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Tips: How to Communicate with Students with Disabilities

Always put the students/people first before their disabilities when communicating with students/people with disabilities.  Here are some useful tips when communicating with students/people with disabilities.

General Communication tips

  • Be yourself.
  • Treat the students as any other student.
  • Most students/people with disabilities are very independent individuals.  Please ask before providing any kind of assistance.  And listen and/or ask for instructions.
  • Only refer to the person's disabilities if they are relevant but avoid negative descriptions.
  • Avoid using words which imply pity for the person such as "suffering from", "victim of", "unfortunate", or "afflicted with".
  • Emphasis abilities, not disabilities - say, "uses a wheelchair" rather than "cannot walk" or "confined to a wheelchair".
  • Use "non-disabled" rather than "normal" when describing a person without disabilities.
  • Confidentiality is very important.  Do not discuss the person's/student's disabilities with other staff or students/people.

Visual impairments

  • Identify yourself and others around you.
  • Speak in a normal voice and tone.
  • Pay attention to the hand motion to whether or not to shake his/her hand.
  • Use descriptive speech when giving directions - give directions to the location and how far.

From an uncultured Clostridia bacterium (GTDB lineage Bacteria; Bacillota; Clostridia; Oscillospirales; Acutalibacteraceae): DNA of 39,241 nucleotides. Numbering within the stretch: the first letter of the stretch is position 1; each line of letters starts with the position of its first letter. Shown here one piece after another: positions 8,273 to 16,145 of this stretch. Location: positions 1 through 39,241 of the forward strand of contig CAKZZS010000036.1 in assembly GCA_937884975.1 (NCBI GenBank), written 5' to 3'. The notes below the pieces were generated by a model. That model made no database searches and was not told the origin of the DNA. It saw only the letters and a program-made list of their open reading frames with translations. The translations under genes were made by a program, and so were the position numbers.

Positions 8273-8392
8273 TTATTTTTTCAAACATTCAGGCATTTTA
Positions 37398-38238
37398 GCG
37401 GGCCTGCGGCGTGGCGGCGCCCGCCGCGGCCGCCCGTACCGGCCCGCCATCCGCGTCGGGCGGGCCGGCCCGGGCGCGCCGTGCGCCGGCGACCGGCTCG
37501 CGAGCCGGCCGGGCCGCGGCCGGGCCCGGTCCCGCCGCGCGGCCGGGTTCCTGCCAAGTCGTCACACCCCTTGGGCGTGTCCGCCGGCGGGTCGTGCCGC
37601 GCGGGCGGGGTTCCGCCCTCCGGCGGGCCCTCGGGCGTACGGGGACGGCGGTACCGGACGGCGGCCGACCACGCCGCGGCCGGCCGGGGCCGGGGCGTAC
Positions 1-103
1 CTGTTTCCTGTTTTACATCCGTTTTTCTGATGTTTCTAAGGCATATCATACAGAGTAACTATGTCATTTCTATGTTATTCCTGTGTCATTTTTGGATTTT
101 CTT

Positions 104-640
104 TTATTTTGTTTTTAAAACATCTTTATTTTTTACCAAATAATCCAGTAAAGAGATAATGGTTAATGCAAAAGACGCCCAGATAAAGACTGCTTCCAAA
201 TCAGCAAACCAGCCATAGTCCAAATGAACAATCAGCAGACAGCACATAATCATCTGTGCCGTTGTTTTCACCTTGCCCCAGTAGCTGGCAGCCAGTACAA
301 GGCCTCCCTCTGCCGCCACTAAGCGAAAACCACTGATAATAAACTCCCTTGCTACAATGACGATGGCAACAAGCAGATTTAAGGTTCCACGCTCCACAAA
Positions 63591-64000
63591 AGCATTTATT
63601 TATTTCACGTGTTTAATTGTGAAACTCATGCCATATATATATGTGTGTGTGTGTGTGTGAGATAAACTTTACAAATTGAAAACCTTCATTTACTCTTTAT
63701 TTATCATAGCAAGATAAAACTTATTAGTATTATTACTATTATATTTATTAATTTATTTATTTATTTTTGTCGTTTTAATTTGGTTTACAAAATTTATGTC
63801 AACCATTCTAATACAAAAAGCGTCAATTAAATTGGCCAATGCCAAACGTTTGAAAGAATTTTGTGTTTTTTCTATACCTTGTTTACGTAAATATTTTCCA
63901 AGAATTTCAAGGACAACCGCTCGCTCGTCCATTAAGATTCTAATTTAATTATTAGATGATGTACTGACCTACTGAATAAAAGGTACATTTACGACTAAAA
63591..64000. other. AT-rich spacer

• Walk one step ahead and always let the person know about any changes in directions, terrain, obstacles or steps.
  • When helping a person with visual impairment to his/her seat, place his/her hand on the back of the chair.
  • Avoid summarizing - read the entire content as other person would.
  • Offer your arm when guiding the person - Do not grab the person.
  • Always indicate when a conversation has ended and/or you are leaving the area.
  • Avoid interacting with service animals unless permission is given.

Hearing impairments

  • Face the person when speaking to him/her.  Some can read lips.
  • Avoid chewing when talking.
  • Have the conversation in a quiet place if possible.  Speak at normal volume.  Raise the volume only if asked.
  • The use of body language can help.
  • Be sure the person is ready to hear you.
  • Write down what you need to say if the person does not read lips and you cannot sign.
  • Write down what you have said if you think the person does not understand.
  • Raise your hand when trying to speaking in a group setting.
  • Repeat other's questions to give the person have a chance to read your lips.
  • Rephrase - do not repeat - as some words are harder to lip read.
  • Look, speak, and address the person directly rather than the interpreter.

Learning disabilities

  • Use both verbal and written when giving directions or instructions.
  • Read them out loud if asked.
  • Speak calmly.

Mobility impairments

  • If the person is in a wheelchair, please sit or position yourself at their height level when speaking to him/her.
  • Do not pat the heads of people in wheelchairs  - it is perceived as demeaning or patronizing.
  • Do not lean or hang on to the wheelchairs.

Speech problems

  • Listen carefully then repeat to avoid miscommunication.
  • Be patient and casual.
  • Allow the person to finish his/her sentence.  Do not interrupt or finish the sentence.
  • Do not rush the person.
  • Do not be afraid to ask the person to repeat or clarify anything that you do not understand.
  • Offer pen and paper if you continue to have difficulty understanding.

Psychiatric disabilities

  • Speak in a clear, calm and respectful tone when talking or giving information.
  • Allow yourself time to address questions even if you think that you have explained thoroughly.
  • Do not make promises you cannot keep.